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Jack Skidmore pitches Naperville Central past West Aurora

Naperville Central pitcher Jack Skidmore didn’t take anything for granted Thursday.

The senior right-hander has heard all the clichés about the state playoffs — how the stakes get raised exponentially. But he wasn’t totally swayed by that type of thinking.

He just knows better.

“I had this mindset that it wasn’t just another game,” said Skidmore, who has committed to Lincoln Trail College. “You have to go out there and compete.

“Just like the other team, I went into the game with the realization that this could be the last game I play in high school.”

That end will have to wait for another day.

Skidmore struck out nine and allowed just two hits as the Redhawks rolled to an 11-2 win over West Aurora in a Class 4A Waubonsie Valley Regional semifinal.

The 6-foot-3, 200-pound Skidmore (7-1) only gave up two walks for second-seeded Naperville Central (22-6), which will play at 11 am Saturday in the championship game.

After missing his previous start due to some shoulder tightness, Skidmore looked fresh — and as dominant as ever. He also gained a bit of redemption.

In his varsity debut as a junior, Skidmore produced a superb season except for an uncharacteristically poor performance against Neuqua Valley in the regional final.

The Redhawks, who had entered as the top seed, were stunned at home.

And for Skidmore, the memory still stings.

“I have to remember that and I have to compete,” he said. “I wasn’t happy with the way I pitched in that game.”

Most impressively, Skidmore was more scientific in his approach rather than simply being overpowering against West Aurora (7-20-1).

“For the first time this year, my change-up was really working well,” Skidmore said. “My curveball was also really moving.

“The biggest thing I learned from last year is that I am relying less on my fastball and relying more on my curveball and change-up.”

His off-speed material also lessened the strain on his shoulder.

Naperville Central coach Mike Stock said the 10-day layoff helped Skidmore regain his movement and get back to full strength.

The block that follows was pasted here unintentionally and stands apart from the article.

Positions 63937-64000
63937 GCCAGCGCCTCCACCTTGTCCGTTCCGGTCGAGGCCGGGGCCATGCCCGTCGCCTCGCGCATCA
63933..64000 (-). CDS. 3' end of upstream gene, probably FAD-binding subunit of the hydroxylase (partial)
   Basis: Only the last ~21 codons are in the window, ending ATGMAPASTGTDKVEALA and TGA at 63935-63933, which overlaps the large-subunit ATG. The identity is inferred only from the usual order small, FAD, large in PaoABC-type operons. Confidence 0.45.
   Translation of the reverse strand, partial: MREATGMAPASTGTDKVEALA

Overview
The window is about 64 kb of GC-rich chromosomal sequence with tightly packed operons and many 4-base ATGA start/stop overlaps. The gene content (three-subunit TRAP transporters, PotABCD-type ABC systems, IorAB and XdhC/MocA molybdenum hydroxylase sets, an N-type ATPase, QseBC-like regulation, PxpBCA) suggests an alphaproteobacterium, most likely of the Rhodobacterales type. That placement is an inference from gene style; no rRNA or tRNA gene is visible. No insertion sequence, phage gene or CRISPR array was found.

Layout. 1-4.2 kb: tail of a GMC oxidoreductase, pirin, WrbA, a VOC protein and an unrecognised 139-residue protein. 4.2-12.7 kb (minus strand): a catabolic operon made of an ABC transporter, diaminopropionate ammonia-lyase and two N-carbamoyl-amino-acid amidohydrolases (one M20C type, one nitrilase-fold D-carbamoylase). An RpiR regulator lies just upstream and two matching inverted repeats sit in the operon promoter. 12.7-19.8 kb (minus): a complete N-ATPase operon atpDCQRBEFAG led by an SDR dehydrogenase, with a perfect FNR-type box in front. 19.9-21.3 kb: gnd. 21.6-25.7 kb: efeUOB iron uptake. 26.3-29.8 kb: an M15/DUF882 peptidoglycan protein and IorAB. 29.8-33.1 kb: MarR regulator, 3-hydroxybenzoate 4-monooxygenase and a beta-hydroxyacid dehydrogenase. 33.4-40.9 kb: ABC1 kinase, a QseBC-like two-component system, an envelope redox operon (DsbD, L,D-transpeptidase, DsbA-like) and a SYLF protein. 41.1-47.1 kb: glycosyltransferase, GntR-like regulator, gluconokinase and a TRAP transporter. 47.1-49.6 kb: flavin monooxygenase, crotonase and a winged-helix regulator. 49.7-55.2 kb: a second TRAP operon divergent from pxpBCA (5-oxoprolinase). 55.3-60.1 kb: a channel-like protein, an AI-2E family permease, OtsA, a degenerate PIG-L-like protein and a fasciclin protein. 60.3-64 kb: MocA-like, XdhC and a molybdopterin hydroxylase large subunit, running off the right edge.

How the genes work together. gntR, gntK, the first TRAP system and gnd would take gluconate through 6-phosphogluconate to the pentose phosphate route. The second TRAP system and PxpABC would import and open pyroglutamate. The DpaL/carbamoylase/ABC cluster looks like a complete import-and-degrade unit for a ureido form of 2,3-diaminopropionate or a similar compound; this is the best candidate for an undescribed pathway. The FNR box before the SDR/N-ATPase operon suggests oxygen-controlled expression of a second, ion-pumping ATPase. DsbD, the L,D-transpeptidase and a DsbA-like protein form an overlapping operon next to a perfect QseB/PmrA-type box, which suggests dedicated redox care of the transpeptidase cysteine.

“He’s knows how to take care of himself,” Stock said. “The game is really important to him seven days a week. He takes care of his body. Hey eats well. He does his workout.

“He is a self-motivated kid with a lot of talent.”

Skidmore also has the ultimate backup as a pitcher in being able to count on a machine-like Redhawks lineup that has been dynamic in providing run support.

Junior catcher Colin Barczi led the way Thursday, hitting two home runs and going 4-for-4 with six RBIs.

Junior DH Andrew Gallegos and sophomore infielder Michael Umbright also hit home runs and drove in two runs apiece.

Barczi, a Vanderbilt recruit, blasted both of his homers to deep left-center, with each ball traveling close to 400 feet.

“Left-center is my sweet spot — I was seeing the ball great,” Barczi said. “Jack Skidmore pitched a great game. Being up big really takes the pressure off your shoulders.

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“We could be a lot more relaxed out there.”

The prolific run scoring and Skidmore’s prowess meshed together well.

“As a pitcher, it’s indescribable when you have that much help in a close game,” Skidmore said. “I don’t have to worry if I give up a run.

“You have to realize your coaches are putting you out there for a reason, and I have some of the best players in the state on my team.”

Waubonsie beat Naperville Central three out of four times during the regular season, including a late comeback in the DuPage Valley Conference Tournament semifinals.

“They got us twice in the seventh inning this year,” Barczi said. “You have to be able to close out games and you have to want it.”

Patrick Z. McGavin is a freelance reporter for the Naperville Sun.

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